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Fighting rages in Mogadishu

Islamic rebels challenge Somali government's control of capital city.

Somali Islamists of Al Shabaab take positions during clashes with Somali government forces in Mogadishu. An estimated 200 people have been killed in the fighting for control of the capital between Al Shabaab and the Western-backed transitional government. (Mowliid Abdi/Reuters)

NAIROBI, Kenya — Mogadishu was torn by mortar and heavy machine gun fire early Wednesday as Islamist insurgents took on the forces of Somalia's Western-backed government.

The Islamic militant group Al Shabaab has stepped up attacks over the past two weeks and appears to be close to toppling the Somali government.

Two adults and a six-year boy were killed in a two-hour firefight early Wednesday, Mogadishu residents told The Associated Press. These deaths came on top of an estimated 200 killed in fighting over the last two weeks. Mogadishu’s three main hospitals have been overwhelmed by the casualties.

The United Nations High Commission for Refugees says a further 45,000 civilians were forced to flee their homes as the new round of heavy fighting erupted. They will join the 3 million already in need of food aid.

Fears are growing that Al Shabaab will take control of Mogadishu, becoming the first self-confessed ally of Al Qaeda to seize a capital city since the Taliban took Kabul.

On Sunday Al Shabaab seized the president’s hometown of Jowhar, north of the capital, helping consolidate their control of south and central Somalia.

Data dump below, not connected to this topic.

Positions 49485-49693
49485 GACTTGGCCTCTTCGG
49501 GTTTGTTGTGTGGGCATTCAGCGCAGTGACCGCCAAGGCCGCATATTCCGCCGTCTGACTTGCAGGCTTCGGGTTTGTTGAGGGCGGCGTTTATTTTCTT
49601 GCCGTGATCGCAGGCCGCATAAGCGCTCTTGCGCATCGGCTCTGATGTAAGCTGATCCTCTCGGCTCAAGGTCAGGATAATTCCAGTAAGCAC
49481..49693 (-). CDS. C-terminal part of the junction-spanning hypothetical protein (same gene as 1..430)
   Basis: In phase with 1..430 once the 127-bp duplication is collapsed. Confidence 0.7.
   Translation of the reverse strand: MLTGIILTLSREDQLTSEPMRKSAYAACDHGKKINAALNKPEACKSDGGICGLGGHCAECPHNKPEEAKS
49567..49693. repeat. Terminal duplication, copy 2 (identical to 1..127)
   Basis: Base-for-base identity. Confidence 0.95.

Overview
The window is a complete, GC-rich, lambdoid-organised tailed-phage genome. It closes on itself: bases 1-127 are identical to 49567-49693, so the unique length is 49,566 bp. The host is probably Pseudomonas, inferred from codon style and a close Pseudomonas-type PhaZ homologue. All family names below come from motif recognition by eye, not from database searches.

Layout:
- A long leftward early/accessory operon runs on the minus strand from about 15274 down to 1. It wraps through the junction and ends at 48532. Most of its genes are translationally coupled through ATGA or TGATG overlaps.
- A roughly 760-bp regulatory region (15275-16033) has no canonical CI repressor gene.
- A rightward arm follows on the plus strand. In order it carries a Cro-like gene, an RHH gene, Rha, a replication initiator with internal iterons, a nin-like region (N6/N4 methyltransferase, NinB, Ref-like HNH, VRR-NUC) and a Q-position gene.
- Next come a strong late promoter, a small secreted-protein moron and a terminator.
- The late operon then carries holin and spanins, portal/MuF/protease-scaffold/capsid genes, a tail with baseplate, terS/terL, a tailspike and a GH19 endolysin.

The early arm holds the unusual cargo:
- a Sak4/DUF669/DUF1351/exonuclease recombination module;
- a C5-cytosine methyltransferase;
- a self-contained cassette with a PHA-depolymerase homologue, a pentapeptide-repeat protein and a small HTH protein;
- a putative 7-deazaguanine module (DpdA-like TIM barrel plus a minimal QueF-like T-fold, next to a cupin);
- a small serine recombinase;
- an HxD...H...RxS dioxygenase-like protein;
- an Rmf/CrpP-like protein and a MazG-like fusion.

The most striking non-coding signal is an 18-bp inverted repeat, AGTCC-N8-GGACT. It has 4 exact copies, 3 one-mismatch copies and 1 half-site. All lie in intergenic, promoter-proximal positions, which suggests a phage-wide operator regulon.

The six-nation regional grouping, called the Inter-Governmental Authority on Development, met in Addis Ababa on Wednesday to discuss the situation in Somalia. The group called on the United Nations to impose an aerial and maritime blockade on Somalia, to cut off supplies to the Islamic extremists of Al Shabaab. The regional group charges that Al Shabaab is getting arms and foreign fighters through Somalia's ports and porous borders.

Foreign fighters are helping Al Shabaab, according to diplomats. “There is no doubt from many sources, covert or overt, that there is a significant number of foreign fighters in Somalia from within the continent and outside,” said U.N. special envoy for Somalia Ahmedou Ould-Abdallah, when in Nairobi last week.

There may be as many as 900 foreigners fighting with Al Shabaab, according to one Western diplomat with long experience in Somalia.  “Foreign fighters are doing a lot of the command and control of the Shabaab,” he told GlobalPost.

Chechen, Yemen, Saudi and South Asian jihadists are being joined by others from Britain and the U.S., the diplomat said. “These [foreigners] are the most extreme, the ones with Al Qaeda links,” he added.